News | March 9, 2022

Spring forward safely by changing your clocks, batteries during daylight saving time

By Fire and Emergency Services DLA Installation Management Richmond

Fire and Emergency Services personnel with Defense Logistics Agency Installation Management Richmond are encouraging employees to change batteries in smoke alarms when they change their clocks for daylight saving time March 13.

That’s right, it’s time to change your batteries again. The Change Your Clock Change Your Battery Campaign, which is semi-annual, serves as a reminder to change out batteries in alarms (smoke, carbon monoxide, etc.) Also, it can serve as a reminder to not just to check the batteries in your alarms, but every piece of equipment you may rely on in an emergency that uses batteries – including emergency radios and  flashlights.

According to some statistics shared by the National Fire Protection Association:

  • Three out of five home fire deaths result from fires in properties with smoke detectors present but not working.
  • More than 38% of home fire deaths result from fires in which no smoke alarms are present.
  • The risk of dying in a home fire is cut in half in homes with working smoke alarms.

The U.S. Fire Administration provides answers to these common questions:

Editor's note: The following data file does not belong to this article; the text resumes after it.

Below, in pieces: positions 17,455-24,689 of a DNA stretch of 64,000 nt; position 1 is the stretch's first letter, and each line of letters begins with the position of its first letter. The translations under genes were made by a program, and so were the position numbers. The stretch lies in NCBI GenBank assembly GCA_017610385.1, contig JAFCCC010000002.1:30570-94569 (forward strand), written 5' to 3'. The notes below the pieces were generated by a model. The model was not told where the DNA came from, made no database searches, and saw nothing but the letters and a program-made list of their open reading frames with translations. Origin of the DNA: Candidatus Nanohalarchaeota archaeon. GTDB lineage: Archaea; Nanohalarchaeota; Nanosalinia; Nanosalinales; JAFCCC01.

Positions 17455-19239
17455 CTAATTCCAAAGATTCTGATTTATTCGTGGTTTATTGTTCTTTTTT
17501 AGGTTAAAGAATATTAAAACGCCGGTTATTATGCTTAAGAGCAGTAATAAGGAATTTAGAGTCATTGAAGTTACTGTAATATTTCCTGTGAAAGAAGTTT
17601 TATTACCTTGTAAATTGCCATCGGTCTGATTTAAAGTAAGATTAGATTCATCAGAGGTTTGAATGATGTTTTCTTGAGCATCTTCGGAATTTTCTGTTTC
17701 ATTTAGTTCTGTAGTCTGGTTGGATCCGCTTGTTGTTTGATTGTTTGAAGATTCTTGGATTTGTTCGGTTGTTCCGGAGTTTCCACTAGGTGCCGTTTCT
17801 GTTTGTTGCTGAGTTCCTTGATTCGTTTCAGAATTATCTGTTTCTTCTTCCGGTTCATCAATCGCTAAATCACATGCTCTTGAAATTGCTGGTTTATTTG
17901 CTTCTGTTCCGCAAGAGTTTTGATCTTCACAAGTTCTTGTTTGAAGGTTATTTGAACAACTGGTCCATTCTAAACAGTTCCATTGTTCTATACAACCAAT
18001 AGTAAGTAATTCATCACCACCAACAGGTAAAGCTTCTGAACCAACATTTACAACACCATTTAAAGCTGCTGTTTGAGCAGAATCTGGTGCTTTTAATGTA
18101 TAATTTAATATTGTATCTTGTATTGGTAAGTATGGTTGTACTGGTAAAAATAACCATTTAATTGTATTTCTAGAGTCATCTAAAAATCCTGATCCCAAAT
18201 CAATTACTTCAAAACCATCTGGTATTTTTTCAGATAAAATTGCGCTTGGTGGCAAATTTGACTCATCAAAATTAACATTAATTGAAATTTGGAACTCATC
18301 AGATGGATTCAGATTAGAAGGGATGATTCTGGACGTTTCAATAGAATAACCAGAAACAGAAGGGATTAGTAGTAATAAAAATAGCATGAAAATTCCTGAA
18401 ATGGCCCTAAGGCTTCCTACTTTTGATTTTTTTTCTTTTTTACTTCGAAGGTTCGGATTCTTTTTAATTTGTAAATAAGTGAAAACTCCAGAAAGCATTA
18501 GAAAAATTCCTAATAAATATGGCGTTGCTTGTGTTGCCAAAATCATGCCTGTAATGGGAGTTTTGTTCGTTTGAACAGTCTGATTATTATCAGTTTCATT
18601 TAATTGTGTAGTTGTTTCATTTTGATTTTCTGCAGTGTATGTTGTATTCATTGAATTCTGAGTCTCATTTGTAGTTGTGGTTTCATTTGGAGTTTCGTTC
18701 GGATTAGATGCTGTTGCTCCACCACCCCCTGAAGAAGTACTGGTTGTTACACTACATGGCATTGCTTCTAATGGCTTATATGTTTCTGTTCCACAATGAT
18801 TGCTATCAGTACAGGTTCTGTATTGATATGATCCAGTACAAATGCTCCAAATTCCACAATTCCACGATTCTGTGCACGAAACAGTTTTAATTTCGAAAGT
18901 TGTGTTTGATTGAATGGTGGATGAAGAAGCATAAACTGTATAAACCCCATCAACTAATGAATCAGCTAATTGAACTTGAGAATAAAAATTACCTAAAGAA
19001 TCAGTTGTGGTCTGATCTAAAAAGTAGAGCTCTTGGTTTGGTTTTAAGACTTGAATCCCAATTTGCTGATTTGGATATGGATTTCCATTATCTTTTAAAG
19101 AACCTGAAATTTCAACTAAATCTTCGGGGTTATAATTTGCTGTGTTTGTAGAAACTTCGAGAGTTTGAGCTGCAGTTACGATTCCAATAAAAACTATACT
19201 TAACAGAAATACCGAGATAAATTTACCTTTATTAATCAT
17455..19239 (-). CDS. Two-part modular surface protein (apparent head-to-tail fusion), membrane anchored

• When should I replace my smoke alarms? If your smoke alarms are 10 years old or older, replace them with new alarms.
  • What types of smoke alarms should I buy? This is a not an easy question to answer due to not all fires being the same. However, they fall under two basic types: ionization and photoelectric. There are also dual sensor smoke alarms, which contain both ionization and photoelectric smoke sensors. Also, choose interconnected smoke alarms, so when one sounds, they all sound.

If a smoke alarm sounds while you're cooking or taking a shower with lots of steam, do not remove the battery. You should open a window or door and press the “hush” button, wave a towel at the alarm to clear the air and move the entire alarm several feet away from the kitchen or bathroom.

Disabling a smoke alarm or removing the battery can be a deadly mistake.